When I was about to graduate from high school in Grand Rapids, Michigan, many people ridiculed me for only applying to three colleges. My classmates had applied to eight or nine colleges and insisted I needed to broaden my options.
But I didn’t need to apply to 15 schools because I knew that no matter what happened, I was going to the University of Iowa. I wanted to to go to the UI because I’m a writer, and this is ranked No. 1 in the nation for its writing program.
When I told my family this, my mother said, “Enjoy all the White people and the corn.” I ignored everyone and came here anyway.
I didn’t think about the race, money, or location when I moved here. In my mind, it didn’t matter. I had secured a job at The Daily Iowan, I was a getting a degree for a career I loved, I was making connections with great writers, and I was following my dreams.
It never occurred to me that being one of 1,035 Black students in a school of 33,564 students would be a problem.
It’s been two years since I first visited UI to sign my registration papers. Now, I see the uglier side of Iowa. I see the kids crossing to the other of the street when I walk by. I notice professors complimenting me on how “articulate” I am. I hear conversations cease when I walk into the room.
“Sometimes the s****y part is you don’t know if it’s in your head or if it’s actually happening,” said UI senior Sam Osaro, who is involved in Hubbard Scholars, a black male group on campus, as well as the National Association of Black Journalists.
I felt crazy. People told me I was being overly dramatic, or that I was looking for racism in society, and that’s why I kept seeing it.
“As somebody who studies race, I can say that things aren’t just in people’s head,” said Jessica Welburn, a UI assistant professor of sociology and African American Studies. “I’ve gone into the CVS in the mall and felt like I was being watched and followed … And I knew that [the CVS employee] would never guess that I was a faculty member on campus.”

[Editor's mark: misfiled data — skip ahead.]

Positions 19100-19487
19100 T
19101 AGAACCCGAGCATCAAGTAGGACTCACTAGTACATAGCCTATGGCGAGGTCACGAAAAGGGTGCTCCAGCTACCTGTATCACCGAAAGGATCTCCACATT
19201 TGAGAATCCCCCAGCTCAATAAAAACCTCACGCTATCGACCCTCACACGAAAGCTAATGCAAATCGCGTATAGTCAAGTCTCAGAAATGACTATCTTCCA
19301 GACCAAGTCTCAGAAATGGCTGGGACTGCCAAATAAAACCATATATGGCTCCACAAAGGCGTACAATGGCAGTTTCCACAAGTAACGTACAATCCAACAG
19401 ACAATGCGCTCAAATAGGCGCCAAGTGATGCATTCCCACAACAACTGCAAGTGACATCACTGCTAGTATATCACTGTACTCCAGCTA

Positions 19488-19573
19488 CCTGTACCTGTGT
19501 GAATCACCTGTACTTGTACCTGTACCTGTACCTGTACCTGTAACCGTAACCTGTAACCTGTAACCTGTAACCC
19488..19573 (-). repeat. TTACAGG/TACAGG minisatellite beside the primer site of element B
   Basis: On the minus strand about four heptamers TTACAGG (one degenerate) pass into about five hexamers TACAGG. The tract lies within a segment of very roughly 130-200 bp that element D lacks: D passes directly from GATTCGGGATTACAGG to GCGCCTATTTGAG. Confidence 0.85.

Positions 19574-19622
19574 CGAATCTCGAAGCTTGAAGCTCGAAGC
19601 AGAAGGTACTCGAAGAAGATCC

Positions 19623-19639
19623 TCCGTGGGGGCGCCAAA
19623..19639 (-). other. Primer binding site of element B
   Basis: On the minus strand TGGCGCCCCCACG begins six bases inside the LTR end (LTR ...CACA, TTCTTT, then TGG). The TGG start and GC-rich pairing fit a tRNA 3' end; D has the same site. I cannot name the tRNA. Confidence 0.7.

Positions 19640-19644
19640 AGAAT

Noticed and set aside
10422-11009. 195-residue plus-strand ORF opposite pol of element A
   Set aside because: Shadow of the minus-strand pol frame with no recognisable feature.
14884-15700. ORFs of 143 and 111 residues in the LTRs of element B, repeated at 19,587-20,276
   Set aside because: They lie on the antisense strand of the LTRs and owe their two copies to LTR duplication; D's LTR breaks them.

After my first year, I started to embrace my Blackness, and there was a massive backlash. Whenever I tried to speak out both in my classes and when I wrote for the DI, I was met with hate mail and bigotry.
After I wrote the story “Why the University of Iowa Needs Black-Only Events,” I received an email from “mlucky99” that said, “Can we get our drinking fountains back too. It goes both ways young man. Be careful what you wish for …”
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When I grew my hair out, I was told it was nappy. When I wore a hoodie to my job, someone said I looked ghetto.
Black student activist and UI senior Matthew Bruce has described people telling him his natural hair being dreadlocks are unprofessional, and some have suggested he change it for job interviews.
The campus claims it’s diverse, and its motto is, “You Are Welcome Here.” But everywhere I turn, I feel as if I am instead being told, I am not welcome. My feelings on this issue are complex, but some UI students fully feel campus is “anti-Black.”
“My initial gut reaction is no, [UI is] not anti-Black. I think what the campus is, is status quo,” said Nadine Petty, the executive director of the Center for Diversity and Enrichment. “And the status quo here on this campus is White.
“Most of the campus community who are decision-makers are White, which means most of the programming and the services and the campus-focused activities are going to come from a lens that is also White.”
I find that people at the UI liked me more when I was being complicit in the racist beliefs on campus. They liked it when I laughed at stereotypes, such as “all Black men are criminals.”
They did not like it when I wrote stories dissecting those racist beliefs, such as my DI article “Acting Black, acting the part.”
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When I say that this campus is not a place where Black students thrive, I am met with a five-worded response: “You chose to come here.”
Some would argue because of that fact alone, Black students should get over it. We did, after all, choose to go to this school.
Yes, I chose to go here, but I came here because I love to write. I did not come here to suffer racism both in and out of the classroom, and the idea that Black individuals should “know what they are getting into” is asinine to me.
I am not expecting the university population to have a Black percentage in the double digits, but that does not excuse both subtle, and blatant, racism. Saying that racism is just a product of being Black in the Midwest is the reason it still exists.